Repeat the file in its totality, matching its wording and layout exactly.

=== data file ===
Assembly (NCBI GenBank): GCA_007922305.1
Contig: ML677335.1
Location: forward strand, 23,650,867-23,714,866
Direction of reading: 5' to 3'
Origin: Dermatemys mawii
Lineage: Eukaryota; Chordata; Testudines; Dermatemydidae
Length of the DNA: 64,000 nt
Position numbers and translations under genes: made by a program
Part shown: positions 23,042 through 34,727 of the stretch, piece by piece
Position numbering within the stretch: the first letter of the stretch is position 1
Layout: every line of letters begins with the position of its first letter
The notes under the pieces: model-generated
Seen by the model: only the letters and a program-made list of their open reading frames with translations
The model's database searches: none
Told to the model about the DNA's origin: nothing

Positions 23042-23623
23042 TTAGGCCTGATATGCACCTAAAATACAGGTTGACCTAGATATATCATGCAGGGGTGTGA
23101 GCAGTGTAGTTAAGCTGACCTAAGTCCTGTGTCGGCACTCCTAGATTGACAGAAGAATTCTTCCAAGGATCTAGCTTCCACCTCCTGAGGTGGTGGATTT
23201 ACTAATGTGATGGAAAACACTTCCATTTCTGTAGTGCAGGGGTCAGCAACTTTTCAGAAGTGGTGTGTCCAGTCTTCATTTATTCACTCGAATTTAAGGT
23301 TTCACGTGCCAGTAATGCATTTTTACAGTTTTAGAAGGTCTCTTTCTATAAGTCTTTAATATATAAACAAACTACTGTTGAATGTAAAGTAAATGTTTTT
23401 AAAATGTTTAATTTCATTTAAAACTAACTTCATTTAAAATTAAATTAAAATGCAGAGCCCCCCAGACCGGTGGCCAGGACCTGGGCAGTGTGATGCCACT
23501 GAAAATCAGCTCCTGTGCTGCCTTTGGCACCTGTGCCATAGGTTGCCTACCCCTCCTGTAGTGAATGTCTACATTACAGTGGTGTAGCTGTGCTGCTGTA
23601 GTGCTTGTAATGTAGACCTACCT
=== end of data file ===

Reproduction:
Assembly (NCBI GenBank): GCA_007922305.1
Contig: ML677335.1
Location: forward strand, 23,650,867-23,714,866
Direction of reading: 5' to 3'
Origin: Dermatemys mawii
Lineage: Eukaryota; Chordata; Testudines; Dermatemydidae
Length of the DNA: 64,000 nt
Position numbers and translations under genes: made by a program
Part shown: positions 23,042 through 34,727 of the stretch, piece by piece
Position numbering within the stretch: the first letter of the stretch is position 1
Layout: every line of letters begins with the position of its first letter
The notes under the pieces: model-generated
Seen by the model: only the letters and a program-made list of their open reading frames with translations
The model's database searches: none
Told to the model about the DNA's origin: nothing

Positions 23042-23623
23042 TTAGGCCTGATATGCACCTAAAATACAGGTTGACCTAGATATATCATGCAGGGGTGTGA
23101 GCAGTGTAGTTAAGCTGACCTAAGTCCTGTGTCGGCACTCCTAGATTGACAGAAGAATTCTTCCAAGGATCTAGCTTCCACCTCCTGAGGTGGTGGATTT
23201 ACTAATGTGATGGAAAACACTTCCATTTCTGTAGTGCAGGGGTCAGCAACTTTTCAGAAGTGGTGTGTCCAGTCTTCATTTATTCACTCGAATTTAAGGT
23301 TTCACGTGCCAGTAATGCATTTTTACAGTTTTAGAAGGTCTCTTTCTATAAGTCTTTAATATATAAACAAACTACTGTTGAATGTAAAGTAAATGTTTTT
23401 AAAATGTTTAATTTCATTTAAAACTAACTTCATTTAAAATTAAATTAAAATGCAGAGCCCCCCAGACCGGTGGCCAGGACCTGGGCAGTGTGATGCCACT
23501 GAAAATCAGCTCCTGTGCTGCCTTTGGCACCTGTGCCATAGGTTGCCTACCCCTCCTGTAGTGAATGTCTACATTACAGTGGTGTAGCTGTGCTGCTGTA
23601 GTGCTTGTAATGTAGACCTACCT